Set a FileVault recovery key for computers in your institution

An institutional recovery key (IRK) allows you to recover your users' FileVault-encrypted data when they can't remember their Mac login password.

These advanced steps are for system administrators and others who are familiar with the command line.

Create a FileVault master keychain

  1. Open the Terminal app on your Mac, then enter this command:
    security create-filevaultmaster-keychain ~/Desktop/FileVaultMaster.keychain
    
  2. When prompted, enter the master password for the new keychain, then enter it again when prompted to retype. Terminal doesn't show the password as you type.
  3. A key pair is generated, and a file named FileVaultMaster.keychain is saved to your desktop. Copy this file to a secure location, such an encrypted disk image on an external drive. This secure copy is the private recovery key that can unlock the startup disk of any Mac set up to use the FileVault master keychain. It is not for distribution. 

In the next section, you will update the FileVaultMaster.keychain file that is still on your desktop. You can then deploy that keychain to Mac computers in your institution.

Remove the private key from the master keychain

After creating the FileVault master keychain, follow these steps to prepare a copy of it for deployment:

  1. Double-click the FileVaultMaster.keychain file on your desktop. The Keychain Access app opens.
  2. In the Keychain Access sidebar, select FileVaultMaster. If you see more than two items listed on the right, select another keychain in the sidebar, then select FileVaultMaster again to refresh the list.
  3. If the FileVaultMaster keychain is locked, click  in the upper-left corner of Keychain Access, then enter the master password you created.
  4. From the two items shown on the right, select the one identified as ”private key” in the Kind column:
    Keychain Access, showing the private FileVault Master Password Key selected
  5. Delete the private key: Choose Edit > Delete from the menu bar, enter the keychain master password, then click Delete when asked to confirm.
  6. Quit Keychain Access.

Now that the master keychain on your desktop no longer contains the private key, it's ready for deployment.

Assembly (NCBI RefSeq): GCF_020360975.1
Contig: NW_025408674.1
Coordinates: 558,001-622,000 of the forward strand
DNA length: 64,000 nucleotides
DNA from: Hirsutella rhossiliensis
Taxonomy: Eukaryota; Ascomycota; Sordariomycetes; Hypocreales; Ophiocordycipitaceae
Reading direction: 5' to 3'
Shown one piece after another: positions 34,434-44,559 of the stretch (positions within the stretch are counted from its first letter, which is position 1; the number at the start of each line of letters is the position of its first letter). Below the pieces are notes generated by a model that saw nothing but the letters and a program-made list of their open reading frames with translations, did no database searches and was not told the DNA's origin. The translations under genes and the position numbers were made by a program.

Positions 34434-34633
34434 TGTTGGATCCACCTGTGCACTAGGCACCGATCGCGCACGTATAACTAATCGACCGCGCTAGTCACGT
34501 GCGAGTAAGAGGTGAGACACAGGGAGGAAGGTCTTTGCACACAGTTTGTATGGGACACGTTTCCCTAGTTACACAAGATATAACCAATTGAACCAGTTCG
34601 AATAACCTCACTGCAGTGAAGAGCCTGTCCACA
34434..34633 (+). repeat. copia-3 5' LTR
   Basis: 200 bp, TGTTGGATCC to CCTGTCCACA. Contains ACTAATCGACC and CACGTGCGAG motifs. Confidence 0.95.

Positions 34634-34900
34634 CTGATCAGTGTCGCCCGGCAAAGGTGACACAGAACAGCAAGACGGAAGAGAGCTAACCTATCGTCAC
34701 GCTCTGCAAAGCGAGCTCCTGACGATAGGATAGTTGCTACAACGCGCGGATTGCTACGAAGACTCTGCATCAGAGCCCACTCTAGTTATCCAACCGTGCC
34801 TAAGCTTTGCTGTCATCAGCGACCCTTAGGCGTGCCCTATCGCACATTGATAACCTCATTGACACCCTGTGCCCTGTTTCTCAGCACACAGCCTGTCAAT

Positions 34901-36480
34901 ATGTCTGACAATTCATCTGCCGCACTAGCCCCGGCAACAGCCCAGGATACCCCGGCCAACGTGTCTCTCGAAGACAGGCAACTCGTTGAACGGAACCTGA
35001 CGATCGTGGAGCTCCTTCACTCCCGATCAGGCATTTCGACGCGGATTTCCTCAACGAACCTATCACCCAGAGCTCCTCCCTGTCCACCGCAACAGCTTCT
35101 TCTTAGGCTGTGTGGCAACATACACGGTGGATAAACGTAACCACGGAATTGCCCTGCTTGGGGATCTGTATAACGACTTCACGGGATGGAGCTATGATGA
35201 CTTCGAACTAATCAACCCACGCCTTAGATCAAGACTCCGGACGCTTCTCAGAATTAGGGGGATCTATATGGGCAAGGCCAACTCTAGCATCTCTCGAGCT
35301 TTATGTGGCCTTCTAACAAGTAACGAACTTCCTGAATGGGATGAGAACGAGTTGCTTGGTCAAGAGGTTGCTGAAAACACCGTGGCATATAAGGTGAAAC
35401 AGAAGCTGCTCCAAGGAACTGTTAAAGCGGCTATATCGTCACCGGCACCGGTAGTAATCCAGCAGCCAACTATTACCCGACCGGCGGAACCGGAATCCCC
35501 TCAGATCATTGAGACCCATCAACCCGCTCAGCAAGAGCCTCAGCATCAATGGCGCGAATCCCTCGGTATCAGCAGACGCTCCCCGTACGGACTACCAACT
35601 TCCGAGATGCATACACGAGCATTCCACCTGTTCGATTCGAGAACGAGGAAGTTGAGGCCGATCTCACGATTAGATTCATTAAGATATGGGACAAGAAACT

Deploy the updated master keychain on each Mac

After removing the private key from the keychain, follow these steps on each Mac that you want to be able to unlock with your private key.

  1. Put a copy of the updated FileVaultMaster.keychain file in the /Library/Keychains/ folder.
  2. Open the Terminal app and enter both of the following commands. These commands make sure that the file's permissions are set to -rw-r--r-- and the file is owned by root and assigned to the group named wheel.
    sudo chown root:wheel /Library/Keychains/FileVaultMaster.keychain
    
    sudo chmod 644 /Library/Keychains/FileVaultMaster.keychain
    
  3. If FileVault is already turned on, enter this command in Terminal:
    sudo fdesetup changerecovery -institutional -keychain /Library/Keychains/FileVaultMaster.keychain
    
  4. If FileVault is turned off, open Security & Privacy preferences and turn on FileVault. You should see a message that a recovery key has been set by your company, school, or institution. Click Continue.
    Security & Privacy preferences, showing the Recovery Key message

This completes the process. If a user forgets their macOS user account password and can't log in to their Mac, you can use the private key to unlock their disk.

 

Use the private key to unlock a user's startup disk

If a user forgot their account password and can't log in to their Mac, you can use the private recovery key to unlock their startup disk and access its FileVault-encrypted data.

  1. On the client Mac, start up from macOS Recovery by holding Command-R during startup.